Daily Market Wire 4 July 2019

Lachstock Consulting, July 3, 2019

Grain markets bounced back overnight in the short session ahead of the Independence Day holiday in the US.

  • Chicago wheat September contract up 10.6 cents per bushel to 514c;
  • Kansas wheat September contract up 11.2c to 443.6c,
  • Minneapolis wheat July contract up 10.4c to 540c,
  • MATIF wheat September contract up €1.50 per tonne to €178.50;
  • Corn September contract up 17.6c to 436.6c;
  • Soybeans August contract up 10c to 889.6c;
  • Winnipeg canola November contract down C$0.80/t to $450.20;
  • MATIF rapeseed August contract up €3 to €364.25;
  • West Texas crude oil up US$1 per barrel to $57.30;
  • Dow Jones up 179 points to 26,966;
  • AUD up slightly at US$0.703c;
  • CAD weaker at $1.305;
  • EUR weaker at $1.128.

US and China

Amid the ongoing trade war truce, news headlines are reporting unofficially that the Chinese Government may be making “goodwill” purchases of US ag commodities, but flash sales are yet to be seen.  At the same time, China’s State Council has announced it intends to offer subsidies to large-scale pork producers and reduce the number of smaller farms amid their ongoing attempts to control African Swine Fever.  Many continue to estimate that impacts from the disease could be over twice what has been officially announced, contributing to ongoing questions about its impact on China’s feedgrain demand.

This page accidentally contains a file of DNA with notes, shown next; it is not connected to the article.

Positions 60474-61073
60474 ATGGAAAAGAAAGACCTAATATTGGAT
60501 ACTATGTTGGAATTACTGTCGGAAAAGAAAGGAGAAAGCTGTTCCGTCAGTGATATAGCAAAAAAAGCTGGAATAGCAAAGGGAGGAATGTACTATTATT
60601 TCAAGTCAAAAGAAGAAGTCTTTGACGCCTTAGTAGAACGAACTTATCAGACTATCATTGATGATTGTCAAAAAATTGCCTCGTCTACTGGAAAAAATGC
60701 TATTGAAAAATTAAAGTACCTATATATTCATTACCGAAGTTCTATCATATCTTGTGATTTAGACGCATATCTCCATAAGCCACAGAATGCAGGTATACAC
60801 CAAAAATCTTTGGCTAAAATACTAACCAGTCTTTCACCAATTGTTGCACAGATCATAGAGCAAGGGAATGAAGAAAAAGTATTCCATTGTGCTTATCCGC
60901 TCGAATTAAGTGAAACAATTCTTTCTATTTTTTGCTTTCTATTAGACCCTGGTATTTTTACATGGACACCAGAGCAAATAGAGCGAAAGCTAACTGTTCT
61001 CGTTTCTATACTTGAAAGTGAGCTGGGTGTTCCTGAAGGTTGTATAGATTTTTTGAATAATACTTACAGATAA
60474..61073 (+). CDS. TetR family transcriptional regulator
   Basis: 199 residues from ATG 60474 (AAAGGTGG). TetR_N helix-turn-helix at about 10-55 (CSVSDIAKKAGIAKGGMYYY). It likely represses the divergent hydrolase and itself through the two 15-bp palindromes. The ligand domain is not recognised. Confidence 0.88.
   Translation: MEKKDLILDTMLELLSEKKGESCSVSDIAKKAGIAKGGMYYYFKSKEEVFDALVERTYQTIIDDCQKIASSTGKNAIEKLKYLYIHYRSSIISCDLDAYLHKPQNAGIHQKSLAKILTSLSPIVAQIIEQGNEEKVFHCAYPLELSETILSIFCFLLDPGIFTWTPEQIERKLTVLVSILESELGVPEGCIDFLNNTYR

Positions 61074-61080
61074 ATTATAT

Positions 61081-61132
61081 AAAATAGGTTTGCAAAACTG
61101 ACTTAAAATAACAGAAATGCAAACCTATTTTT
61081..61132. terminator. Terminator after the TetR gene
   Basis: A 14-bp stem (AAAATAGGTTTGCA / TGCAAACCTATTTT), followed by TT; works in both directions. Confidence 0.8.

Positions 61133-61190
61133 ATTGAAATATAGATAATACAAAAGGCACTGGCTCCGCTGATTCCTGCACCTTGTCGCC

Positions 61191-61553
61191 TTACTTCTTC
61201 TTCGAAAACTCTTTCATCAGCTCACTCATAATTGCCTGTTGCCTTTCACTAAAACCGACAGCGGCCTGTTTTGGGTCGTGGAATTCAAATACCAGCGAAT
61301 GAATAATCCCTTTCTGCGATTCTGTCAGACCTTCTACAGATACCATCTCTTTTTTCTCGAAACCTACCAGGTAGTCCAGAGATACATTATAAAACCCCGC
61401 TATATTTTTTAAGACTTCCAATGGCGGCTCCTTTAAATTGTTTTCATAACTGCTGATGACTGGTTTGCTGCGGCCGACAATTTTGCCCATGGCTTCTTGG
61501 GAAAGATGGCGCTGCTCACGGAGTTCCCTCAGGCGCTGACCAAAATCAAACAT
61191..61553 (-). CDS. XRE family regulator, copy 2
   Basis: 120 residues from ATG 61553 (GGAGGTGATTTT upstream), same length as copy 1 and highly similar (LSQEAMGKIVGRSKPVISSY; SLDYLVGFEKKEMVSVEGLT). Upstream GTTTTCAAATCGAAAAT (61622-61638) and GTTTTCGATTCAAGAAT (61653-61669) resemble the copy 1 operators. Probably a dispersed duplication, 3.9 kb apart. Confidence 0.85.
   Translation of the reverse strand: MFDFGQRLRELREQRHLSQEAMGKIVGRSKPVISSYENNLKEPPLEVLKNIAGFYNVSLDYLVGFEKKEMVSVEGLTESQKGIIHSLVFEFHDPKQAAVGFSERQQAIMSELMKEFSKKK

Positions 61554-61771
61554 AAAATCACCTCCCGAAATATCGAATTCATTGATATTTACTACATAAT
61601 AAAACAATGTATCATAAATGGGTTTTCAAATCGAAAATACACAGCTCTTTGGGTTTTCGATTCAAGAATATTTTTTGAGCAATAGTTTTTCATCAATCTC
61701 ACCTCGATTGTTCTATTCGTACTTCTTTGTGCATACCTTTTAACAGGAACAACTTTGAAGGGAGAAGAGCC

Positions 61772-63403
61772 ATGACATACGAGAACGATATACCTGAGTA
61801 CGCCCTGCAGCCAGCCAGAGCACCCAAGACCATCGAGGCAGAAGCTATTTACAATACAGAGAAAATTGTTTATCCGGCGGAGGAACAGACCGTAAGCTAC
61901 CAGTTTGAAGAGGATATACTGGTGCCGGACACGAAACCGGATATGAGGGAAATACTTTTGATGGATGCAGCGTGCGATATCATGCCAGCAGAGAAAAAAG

Northern wheat progress

Harvest is picking up pace in southern France, with reports of big yields coming in, and no impacts reported in southern areas from the recent heatwave thanks to the maturity of the crop at the time.  There are still questions about the potential for adverse impact in more northerly areas where wheat crops were less mature, and corn crops are reported to be showing some stress.  Similarly, the US wheat harvest has been a stop-start affair through the southern plains, with a mix of good weather, showers and days of high humidity interrupting fieldwork.  Yield continues to be very good, and there has been little change to earlier idea about better-than-expected grain quality, which includes some low protein, but above more pessimistic earlier ideas.  Results vary widely by area, but the underlying theme about crop quality has remained positive.


Showers have started in Western Australia already, with the latest models still forecasting for 15-25 millimetres or more across the entire wheatbelt into the weekend.  A storm cell is still expected to hold to the south once it has crossed the Great Australian Bight, but there has been some improvement for the chance of rain in southern and central New South Wales, where 10-15mm would hold up crops nicely.  However, very little rain is in the forecast for northern NSW and southern Queensland.

Source: Lachstock Consulting



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